Boise teens have a need for speed


No need for an expensive race car to participate in Boise Speed Day — just a piece of wood and wheels.

On Friday, nearly 300 Boise ninth graders went head-to-head racing wooden CO2 dragsters, competing in Boise Speed Day at Riverglen Junior High School gym.

“This is part of the curriculum and students are learning how to design and redesign,” said Larry Richter, a technology and engineering teacher at Riverglen Junior High School. “This is a big culminating experience.”

The students built the cars over the last six months — designing, testing and modifying.

“You want to have the lightest car because that is a major deciding factor when it comes to speed,” said Andrew Drake, a Riverglen ninth grader. “It takes a lot of time to design the car.”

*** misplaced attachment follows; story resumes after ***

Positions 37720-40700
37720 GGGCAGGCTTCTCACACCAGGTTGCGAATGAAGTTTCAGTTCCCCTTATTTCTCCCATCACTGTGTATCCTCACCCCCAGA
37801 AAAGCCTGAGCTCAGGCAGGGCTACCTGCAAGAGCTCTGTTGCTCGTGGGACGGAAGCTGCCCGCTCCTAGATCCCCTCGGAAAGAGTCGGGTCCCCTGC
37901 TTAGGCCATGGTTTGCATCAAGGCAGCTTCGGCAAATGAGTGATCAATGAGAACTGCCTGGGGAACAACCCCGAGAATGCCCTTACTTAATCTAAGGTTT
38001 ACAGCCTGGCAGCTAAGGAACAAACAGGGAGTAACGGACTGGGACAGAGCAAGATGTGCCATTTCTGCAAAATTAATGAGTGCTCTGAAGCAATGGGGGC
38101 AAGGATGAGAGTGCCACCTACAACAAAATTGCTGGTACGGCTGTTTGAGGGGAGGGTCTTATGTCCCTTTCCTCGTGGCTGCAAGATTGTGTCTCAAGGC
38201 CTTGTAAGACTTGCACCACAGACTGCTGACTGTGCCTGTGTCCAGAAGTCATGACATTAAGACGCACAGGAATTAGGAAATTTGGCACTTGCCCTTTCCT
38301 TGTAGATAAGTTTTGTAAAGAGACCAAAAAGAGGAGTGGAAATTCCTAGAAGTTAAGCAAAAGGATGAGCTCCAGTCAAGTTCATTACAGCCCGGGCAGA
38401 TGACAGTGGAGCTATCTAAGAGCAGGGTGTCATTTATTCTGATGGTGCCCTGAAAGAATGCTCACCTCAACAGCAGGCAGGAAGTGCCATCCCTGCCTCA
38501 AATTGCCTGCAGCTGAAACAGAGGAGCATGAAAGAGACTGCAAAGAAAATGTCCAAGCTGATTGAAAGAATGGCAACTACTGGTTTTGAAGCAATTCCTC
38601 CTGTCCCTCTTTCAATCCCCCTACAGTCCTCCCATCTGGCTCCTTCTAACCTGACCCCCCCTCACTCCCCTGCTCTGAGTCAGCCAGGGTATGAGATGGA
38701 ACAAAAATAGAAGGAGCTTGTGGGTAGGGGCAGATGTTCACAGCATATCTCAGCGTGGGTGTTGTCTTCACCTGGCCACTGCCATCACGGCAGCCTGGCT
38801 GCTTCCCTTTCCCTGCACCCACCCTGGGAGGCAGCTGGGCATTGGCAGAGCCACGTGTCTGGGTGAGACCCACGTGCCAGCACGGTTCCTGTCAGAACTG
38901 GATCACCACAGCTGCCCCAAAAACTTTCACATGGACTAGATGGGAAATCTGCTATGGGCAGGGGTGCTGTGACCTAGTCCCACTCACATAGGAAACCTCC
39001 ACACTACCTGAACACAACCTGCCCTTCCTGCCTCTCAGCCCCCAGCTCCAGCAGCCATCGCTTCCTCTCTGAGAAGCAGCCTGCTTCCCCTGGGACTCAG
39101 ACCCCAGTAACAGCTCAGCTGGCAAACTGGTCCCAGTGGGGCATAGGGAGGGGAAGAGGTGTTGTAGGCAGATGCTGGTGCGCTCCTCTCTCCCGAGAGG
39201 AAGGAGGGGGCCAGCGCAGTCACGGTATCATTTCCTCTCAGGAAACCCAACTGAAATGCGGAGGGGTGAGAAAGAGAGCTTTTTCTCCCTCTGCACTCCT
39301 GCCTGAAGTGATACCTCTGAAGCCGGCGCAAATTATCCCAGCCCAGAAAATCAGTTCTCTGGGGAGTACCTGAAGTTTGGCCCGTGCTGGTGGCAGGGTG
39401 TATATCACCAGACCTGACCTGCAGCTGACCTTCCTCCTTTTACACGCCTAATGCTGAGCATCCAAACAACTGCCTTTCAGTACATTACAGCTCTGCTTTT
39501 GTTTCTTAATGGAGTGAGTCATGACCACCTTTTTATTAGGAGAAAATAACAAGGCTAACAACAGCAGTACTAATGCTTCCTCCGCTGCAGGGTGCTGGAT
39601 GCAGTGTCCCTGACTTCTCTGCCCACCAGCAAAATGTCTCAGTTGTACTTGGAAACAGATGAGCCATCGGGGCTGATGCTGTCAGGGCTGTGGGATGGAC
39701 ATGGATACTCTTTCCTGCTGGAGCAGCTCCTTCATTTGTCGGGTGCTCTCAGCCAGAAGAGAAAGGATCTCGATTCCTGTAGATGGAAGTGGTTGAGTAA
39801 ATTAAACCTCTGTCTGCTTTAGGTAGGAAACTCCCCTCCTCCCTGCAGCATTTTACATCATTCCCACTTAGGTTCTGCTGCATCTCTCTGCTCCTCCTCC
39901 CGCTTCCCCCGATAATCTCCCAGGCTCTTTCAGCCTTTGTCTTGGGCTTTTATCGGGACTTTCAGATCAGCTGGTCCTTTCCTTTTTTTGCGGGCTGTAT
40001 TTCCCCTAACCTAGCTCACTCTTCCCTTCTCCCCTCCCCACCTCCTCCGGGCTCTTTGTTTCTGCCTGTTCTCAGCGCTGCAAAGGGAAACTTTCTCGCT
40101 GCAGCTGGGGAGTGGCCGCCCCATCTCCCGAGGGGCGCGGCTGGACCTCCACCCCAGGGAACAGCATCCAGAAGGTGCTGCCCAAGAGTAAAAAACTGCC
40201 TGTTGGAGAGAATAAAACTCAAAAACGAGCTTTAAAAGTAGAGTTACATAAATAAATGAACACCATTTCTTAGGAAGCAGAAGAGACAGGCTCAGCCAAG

At the launcher, teachers pressed down to make a puncture in the C02 cartridge, which sends the cars off to speeds up to 55 miles an hour. The cars pass a finish line over a laser, deciding the winner.

“The CO2 is the engine of the car — it’s running on air power,” Drake said.

The cars raced in five lanes, two in each lane. The fastest cars moved onto the finals. Trophies were awarded for first, second and third place and overall school with the most points. Awards were also presented for “best in show” voted by students and teachers.

“It’s about winning and having the bragging right,” said Shaina Nacioluk, a ninth grader at South Junior High School.




Andrew Reed

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